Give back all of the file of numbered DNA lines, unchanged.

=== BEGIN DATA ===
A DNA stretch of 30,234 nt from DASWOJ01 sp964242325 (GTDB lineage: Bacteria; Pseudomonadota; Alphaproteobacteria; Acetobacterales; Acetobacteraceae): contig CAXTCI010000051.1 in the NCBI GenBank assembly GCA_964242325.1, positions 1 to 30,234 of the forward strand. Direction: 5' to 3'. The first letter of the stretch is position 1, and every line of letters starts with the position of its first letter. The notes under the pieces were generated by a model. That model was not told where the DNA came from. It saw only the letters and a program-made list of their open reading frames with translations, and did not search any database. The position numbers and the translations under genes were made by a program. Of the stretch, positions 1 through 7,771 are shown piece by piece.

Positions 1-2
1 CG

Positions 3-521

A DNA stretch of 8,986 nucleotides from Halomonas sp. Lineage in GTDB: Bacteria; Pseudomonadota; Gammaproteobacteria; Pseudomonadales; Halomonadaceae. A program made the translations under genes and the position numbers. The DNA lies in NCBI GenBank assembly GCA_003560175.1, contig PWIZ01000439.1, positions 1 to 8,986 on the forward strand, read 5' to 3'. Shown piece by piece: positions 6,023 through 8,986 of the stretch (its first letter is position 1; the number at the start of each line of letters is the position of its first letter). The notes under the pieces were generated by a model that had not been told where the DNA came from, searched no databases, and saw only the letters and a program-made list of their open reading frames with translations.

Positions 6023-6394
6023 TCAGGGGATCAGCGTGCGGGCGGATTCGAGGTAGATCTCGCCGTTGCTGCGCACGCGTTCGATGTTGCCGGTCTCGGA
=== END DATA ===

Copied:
A DNA stretch of 30,234 nt from DASWOJ01 sp964242325 (GTDB lineage: Bacteria; Pseudomonadota; Alphaproteobacteria; Acetobacterales; Acetobacteraceae): contig CAXTCI010000051.1 in the NCBI GenBank assembly GCA_964242325.1, positions 1 to 30,234 of the forward strand. Direction: 5' to 3'. The first letter of the stretch is position 1, and every line of letters starts with the position of its first letter. The notes under the pieces were generated by a model. That model was not told where the DNA came from. It saw only the letters and a program-made list of their open reading frames with translations, and did not search any database. The position numbers and the translations under genes were made by a program. Of the stretch, positions 1 through 7,771 are shown piece by piece.

Positions 1-2
1 CG

Positions 3-521

A DNA stretch of 8,986 nucleotides from Halomonas sp. Lineage in GTDB: Bacteria; Pseudomonadota; Gammaproteobacteria; Pseudomonadales; Halomonadaceae. A program made the translations under genes and the position numbers. The DNA lies in NCBI GenBank assembly GCA_003560175.1, contig PWIZ01000439.1, positions 1 to 8,986 on the forward strand, read 5' to 3'. Shown piece by piece: positions 6,023 through 8,986 of the stretch (its first letter is position 1; the number at the start of each line of letters is the position of its first letter). The notes under the pieces were generated by a model that had not been told where the DNA came from, searched no databases, and saw only the letters and a program-made list of their open reading frames with translations.

Positions 6023-6394
6023 TCAGGGGATCAGCGTGCGGGCGGATTCGAGGTAGATCTCGCCGTTGCTGCGCACGCGTTCGATGTTGCCGGTCTCGGA